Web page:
The Nation's Pulse

Salmon Winter

It's been a Groundhog Day for everyone this year.

By 2.9.11

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I'm "wintering" -- as the local saying goes -- here in Salmon, Idaho, and just like everywhere else in the nation, it's more severe this year than last. We've had more snow, and the hydrology pointy-heads tell us that the mountains statewide are in the 100%-plus range for average snowpack. Spring and summer Idaho will be green and sporting rushing rivers and creeks, full reservoirs, and irrigation ditches brimming with cold runoff. But today I can look westward at the Salmon River Mountains and see their sagebrush foothills spidered from the tracks of snowmobiles. The river is an ever-flowing gray slurpy. We haven't seen the ground since Thanksgiving.

Salmon streets, frozen and rutted, are typical of Western towns in winter. "The City" municipal guys plow the streets to make them passable, but snowy periods mean driving on squeaky, snowpacked pavement. I'm up early for work, and at six a.m. on some mornings I hear a grader scraping a dark, deserted Main St., its yellow light atop the cab flashing in my kitchen window. The grader pushes mountains of snow onto the centerline, and a following front end loader and a dump truck clean it up before automotive Salmon comes alive for the day. It makes quite a racket, and on those mornings I don't need my alarm clock.

The building I live in is drafty. In my apartment I have plastic sheeting tacked onto the inside of two of three old sash windows, partially depriving me of my mountain views until the spring. On windy days the plastic expands and contracts in the breeze. This is not comforting. My electric baseboard heaters click-click away, jacking up my electric bill in the winter months. Recent morning temperatures: Fourteen below zero on February 2; a warmup to four below the next morning. In the empty retail space downstairs my landlord has to keep the heat on 24/7 to prevent the upstairs pipes from freezing.

People in wintertime Salmon are always looking for something to do that gets them off the couch, although for some the couch might be the smart place to be. The community calendar feature in the local newspaper is almost exclusively devoted to church activities and the locations of AA meetings. This all points to what much of the population of Salmon does with their winter leisure time: Go to church, drink in the bars, or attend AA meetings in church basements. There's very little middle ground in Salmon, Idaho. You're either a sinner or a saint. What I call the "reasonable center" (well, left-of-center) in town spends the winter attending the public library reading and book discussion series (they just did Harper Lee's To Kill a Mockingbird to everybody's enjoyment; Frank Herbert's Dune is next), or the chess or philosophy clubs at the Odd Fellows Bakery. I've altogether passed on the Philosophy Club. The idea of contemplating the human condition on dark subzero evenings increases my sense of existential dread, and would through stages eventually lead me to an AA meeting in a church basement.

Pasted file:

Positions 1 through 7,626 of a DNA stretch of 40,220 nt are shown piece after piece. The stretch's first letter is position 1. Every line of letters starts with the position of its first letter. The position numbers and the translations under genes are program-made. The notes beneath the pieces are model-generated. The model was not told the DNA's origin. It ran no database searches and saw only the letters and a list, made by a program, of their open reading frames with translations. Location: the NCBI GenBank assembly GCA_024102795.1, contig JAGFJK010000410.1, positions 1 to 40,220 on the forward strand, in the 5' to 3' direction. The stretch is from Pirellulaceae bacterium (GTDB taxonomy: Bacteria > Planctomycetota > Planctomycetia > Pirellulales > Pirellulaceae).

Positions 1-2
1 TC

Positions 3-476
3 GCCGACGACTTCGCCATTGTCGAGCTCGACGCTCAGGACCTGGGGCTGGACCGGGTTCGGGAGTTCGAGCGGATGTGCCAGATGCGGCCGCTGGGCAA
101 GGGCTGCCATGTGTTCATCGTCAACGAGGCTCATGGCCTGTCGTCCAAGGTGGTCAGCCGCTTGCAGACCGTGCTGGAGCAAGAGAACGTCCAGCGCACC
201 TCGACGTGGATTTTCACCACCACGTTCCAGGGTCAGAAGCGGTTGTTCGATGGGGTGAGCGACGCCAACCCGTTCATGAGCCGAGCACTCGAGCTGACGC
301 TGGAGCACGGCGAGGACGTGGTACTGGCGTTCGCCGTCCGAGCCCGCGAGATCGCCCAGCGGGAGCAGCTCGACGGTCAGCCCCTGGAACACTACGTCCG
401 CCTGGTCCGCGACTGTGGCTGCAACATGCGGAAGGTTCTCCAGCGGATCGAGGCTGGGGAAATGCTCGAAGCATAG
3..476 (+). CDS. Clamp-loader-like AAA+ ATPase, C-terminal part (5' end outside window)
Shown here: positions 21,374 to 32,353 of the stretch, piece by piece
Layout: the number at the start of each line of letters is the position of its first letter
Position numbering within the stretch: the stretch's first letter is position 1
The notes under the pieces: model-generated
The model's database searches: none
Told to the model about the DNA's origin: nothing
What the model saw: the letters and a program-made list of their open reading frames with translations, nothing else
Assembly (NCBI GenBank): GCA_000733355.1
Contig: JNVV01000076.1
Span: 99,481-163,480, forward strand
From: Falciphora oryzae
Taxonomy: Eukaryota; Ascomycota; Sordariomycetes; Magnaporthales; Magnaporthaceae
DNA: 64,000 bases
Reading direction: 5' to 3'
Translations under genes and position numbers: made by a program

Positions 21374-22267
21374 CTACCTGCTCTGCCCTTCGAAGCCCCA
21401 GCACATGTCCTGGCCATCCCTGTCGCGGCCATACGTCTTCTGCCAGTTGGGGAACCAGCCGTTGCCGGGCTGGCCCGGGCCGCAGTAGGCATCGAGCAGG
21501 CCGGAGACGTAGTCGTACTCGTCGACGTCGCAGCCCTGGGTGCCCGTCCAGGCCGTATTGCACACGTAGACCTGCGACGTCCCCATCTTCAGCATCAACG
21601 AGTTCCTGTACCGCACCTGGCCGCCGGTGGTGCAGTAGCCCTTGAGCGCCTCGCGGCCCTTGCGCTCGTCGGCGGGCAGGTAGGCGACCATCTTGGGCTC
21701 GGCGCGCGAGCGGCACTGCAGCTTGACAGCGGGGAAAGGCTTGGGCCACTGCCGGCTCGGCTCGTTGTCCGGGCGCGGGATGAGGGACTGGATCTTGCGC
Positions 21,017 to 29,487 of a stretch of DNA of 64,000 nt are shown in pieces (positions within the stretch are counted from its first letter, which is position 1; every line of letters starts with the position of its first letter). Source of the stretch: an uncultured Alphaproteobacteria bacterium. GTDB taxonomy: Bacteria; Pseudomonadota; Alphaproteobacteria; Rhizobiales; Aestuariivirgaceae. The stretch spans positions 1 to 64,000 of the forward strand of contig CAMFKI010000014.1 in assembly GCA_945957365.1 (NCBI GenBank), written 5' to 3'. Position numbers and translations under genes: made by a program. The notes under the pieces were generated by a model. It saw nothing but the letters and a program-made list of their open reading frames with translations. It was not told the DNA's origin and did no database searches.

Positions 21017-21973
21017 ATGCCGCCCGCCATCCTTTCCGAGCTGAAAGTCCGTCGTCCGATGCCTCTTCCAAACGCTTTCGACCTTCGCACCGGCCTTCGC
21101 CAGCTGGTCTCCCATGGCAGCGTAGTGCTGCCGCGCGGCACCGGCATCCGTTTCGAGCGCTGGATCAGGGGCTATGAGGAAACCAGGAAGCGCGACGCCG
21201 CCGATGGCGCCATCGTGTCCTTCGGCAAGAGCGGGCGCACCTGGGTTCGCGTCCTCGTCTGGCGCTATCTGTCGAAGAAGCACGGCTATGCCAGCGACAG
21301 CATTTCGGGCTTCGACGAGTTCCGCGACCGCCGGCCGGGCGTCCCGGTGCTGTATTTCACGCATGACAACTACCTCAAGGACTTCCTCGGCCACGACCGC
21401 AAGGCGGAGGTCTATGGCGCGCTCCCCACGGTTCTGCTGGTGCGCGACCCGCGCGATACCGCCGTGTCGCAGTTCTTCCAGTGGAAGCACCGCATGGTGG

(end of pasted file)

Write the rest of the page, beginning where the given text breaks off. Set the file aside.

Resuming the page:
Lately, the Bakery -- an ersatz community center located on the ground floor of the Odd Fellows Building on Main St. about twenty feet from my front door -- has started up a Wednesday "Pizza Night" that's become popular for both the pizza and as a venue for local musicians (mostly bluegrass) to sit on a circle of chairs by the front window and play. It makes for a midweek respite from the snow and cold, and a chance to catch up with the neighbors. The kitchen is also a popular place for socializing, with steady heat emanating from a large, wood-fired brick oven.

The Bakery is a partnership of youngish, idealistic entrepreneurs in the Ben and Jerry mold, all very nice people. There's always plenty to read with your coffee and blueberry muffin, as the bakery subscribes to the New Yorker and Harper's, and -- of all things -- the London Review of Books, where I can peruse the enthusiasms of the British Left for the new START treaty, and the hoped-for prospects of Palestinian statehood, among other un-Salmonocentric subjects. There's also small bookshelves for nostalgic Boomers who remember the little personal libraries found in 1970s Che-postered college dorm rooms, back when college kids actually read books. Nietzsche, Sartre, Camus -- the whole absurdist, nihilistic bunch. One day I flipped through an anthology titled The Beat Reader, fascinated by William S. Burrough's own fascination with the enema as a heroin delivery system. Since Wednesday Pizza Night is such a smashing success, maybe next summer they'll try Friday Naked Lunch.

On a recent frigid morning I went hiking up on nearby Discovery Hill with ten women of the reasonable center tribe. I've written about this crew before. Discovery Hill gets its name from the fact that in 1805 the Lewis and Clark Corps of Discovery passed by amongst the sagebrush hills as they went north in their struggle to find their way out of the mountains and on to the Pacific. The deep snow kept us on a packed-down road for three miles. The sun was eventually strong enough to burn off the freezing valley fog and reveal the shining peaks of the Bitterroots. An altogether glorious day in good company, albeit cold. But the conversation was lagging, so to stimulate it I uttered the two tried-and-true words designed to push the right buttons, er, left ones: "Sarah Palin." The resulting clamor might have triggered avalanches on the mountains, or sent herds of elk scurrying for the timber. For ours is a fierce friendship.

And such are the joys of winter in Salmon, Idaho. 

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About the Author

Bill Croke, formerly of Cody, Wyoming, is a writer in Salmon, Idaho.